Monday, August 22, 2011

What’s in the air you breathe? Apparently dog poop according to a new study…

Dog poop is a major source of
airborne bacteria, researchers say.
Photo Credit: PhotoStock
Bacteria from fecal material -- in particular, dog fecal material -- may be the leading source of airborne bacteria. At least in Cleveland and Detroit, according to a new study.

"We found unexpectedly high bacterial diversity in all of our samples, but to our surprise the airborne bacterial communities of Detroit and Cleveland most closely resembled those communities found in dog poop," said lead author Robert Bowers, a graduate student in CU-Boulder's ecology and evolutionary biology department and the CU-headquartered Cooperative Institute for Research in Environmental Sciences, or CIRES. 

"This suggests that dog poop may be a potential source of bacteria to the atmosphere at these locations."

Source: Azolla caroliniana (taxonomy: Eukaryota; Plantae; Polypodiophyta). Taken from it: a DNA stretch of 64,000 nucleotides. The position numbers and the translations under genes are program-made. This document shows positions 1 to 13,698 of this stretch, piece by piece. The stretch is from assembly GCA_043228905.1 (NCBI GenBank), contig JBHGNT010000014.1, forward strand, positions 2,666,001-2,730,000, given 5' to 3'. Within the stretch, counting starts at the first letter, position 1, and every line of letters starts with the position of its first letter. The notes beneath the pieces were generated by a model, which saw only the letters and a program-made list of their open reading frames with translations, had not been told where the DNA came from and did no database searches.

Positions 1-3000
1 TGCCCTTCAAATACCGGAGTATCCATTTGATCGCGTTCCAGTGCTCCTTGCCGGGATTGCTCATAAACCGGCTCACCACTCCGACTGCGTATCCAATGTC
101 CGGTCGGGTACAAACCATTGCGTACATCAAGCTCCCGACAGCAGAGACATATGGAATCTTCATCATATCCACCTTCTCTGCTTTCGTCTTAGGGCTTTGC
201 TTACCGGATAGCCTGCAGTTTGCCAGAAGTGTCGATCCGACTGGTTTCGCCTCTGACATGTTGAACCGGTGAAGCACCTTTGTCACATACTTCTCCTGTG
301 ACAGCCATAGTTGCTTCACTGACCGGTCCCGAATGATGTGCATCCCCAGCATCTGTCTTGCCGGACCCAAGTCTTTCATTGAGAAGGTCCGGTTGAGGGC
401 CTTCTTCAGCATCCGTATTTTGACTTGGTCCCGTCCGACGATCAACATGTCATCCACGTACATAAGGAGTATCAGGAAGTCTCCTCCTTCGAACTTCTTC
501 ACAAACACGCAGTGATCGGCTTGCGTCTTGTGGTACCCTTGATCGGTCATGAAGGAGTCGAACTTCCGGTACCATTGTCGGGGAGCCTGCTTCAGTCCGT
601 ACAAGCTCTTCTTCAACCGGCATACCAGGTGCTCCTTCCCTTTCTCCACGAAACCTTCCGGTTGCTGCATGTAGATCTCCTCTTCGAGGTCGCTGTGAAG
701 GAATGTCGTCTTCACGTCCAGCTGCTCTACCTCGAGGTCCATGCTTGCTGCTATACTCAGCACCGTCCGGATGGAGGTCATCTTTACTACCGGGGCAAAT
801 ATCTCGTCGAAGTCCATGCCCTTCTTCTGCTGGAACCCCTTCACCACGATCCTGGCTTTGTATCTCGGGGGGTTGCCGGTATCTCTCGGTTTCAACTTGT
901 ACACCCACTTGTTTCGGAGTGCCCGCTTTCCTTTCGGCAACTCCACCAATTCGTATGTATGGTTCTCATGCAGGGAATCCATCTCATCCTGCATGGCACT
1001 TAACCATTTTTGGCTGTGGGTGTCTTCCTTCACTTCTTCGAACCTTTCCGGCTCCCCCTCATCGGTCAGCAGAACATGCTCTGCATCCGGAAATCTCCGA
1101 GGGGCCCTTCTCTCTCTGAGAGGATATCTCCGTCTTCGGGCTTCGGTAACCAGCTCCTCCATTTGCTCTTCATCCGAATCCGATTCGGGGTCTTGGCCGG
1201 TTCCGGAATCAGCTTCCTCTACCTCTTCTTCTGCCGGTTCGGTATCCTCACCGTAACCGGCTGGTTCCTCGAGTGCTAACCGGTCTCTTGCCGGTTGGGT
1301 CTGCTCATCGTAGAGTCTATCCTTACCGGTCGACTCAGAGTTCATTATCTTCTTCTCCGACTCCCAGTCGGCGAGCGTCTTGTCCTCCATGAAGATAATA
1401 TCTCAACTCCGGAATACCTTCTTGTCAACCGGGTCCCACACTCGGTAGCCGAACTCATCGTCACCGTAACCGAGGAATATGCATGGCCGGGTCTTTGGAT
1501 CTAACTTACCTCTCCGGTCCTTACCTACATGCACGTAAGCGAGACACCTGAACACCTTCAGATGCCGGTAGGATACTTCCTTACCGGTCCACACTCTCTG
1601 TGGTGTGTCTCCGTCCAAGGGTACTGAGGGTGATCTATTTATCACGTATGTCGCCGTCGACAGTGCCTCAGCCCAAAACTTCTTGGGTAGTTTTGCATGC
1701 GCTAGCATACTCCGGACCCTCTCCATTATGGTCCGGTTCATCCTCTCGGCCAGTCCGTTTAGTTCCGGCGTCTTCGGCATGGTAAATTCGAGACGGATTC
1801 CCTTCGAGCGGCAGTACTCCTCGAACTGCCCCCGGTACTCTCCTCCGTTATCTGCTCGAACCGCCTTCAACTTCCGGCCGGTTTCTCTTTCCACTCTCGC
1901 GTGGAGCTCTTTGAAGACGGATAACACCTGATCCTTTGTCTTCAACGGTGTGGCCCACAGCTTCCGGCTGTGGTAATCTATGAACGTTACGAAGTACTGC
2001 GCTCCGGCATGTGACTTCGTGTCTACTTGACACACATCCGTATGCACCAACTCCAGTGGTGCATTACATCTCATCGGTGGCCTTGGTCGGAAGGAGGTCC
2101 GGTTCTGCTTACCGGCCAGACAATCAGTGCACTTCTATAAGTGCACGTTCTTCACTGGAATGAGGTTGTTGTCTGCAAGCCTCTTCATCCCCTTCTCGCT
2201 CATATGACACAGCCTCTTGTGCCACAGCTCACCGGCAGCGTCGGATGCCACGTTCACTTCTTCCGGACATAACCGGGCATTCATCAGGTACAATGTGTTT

The study was published in Applied and Environmental Microbiology

Scientists already knew that bacteria exist in the atmosphere and that these bacteria can have detrimental effects on human health, triggering allergic asthma and seasonal allergies. But it is only in recent years that researchers have realized that there is an incredible diversity of bacteria residing in the air. 

"There is a real knowledge gap," said study co-author Noah Fierer, an assistant professor in CU-Boulder's ecology and evolutionary biology department. "We are just starting to realize this uncharted microbial diversity in the air -- a place where you wouldn't exactly expect microbes to be living."

The airborne dog poop was more prevent in the winter months say the researchers. They believe it’s because the cold and snow seems to suppress the influence from other sources like soil, dust, leaves, lakes and oceans.

The team now plans to investigate the bacterial communities in other cities in order to build a continental-scale atlas of airborne bacterial communities.

"We don't know if the patterns we observed in those sites are unique to those cities," Fierer said. "Does San Francisco have the same bacteria as New York? Nobody knows as yet.

Fierer believes it is important to pin down the types of bacteria in the air and how these bacteria vary by location and season. With this information, scientists can then investigate the possible impacts on human health, he said.

"We need much better information on what sources of bacteria we are breathing in."

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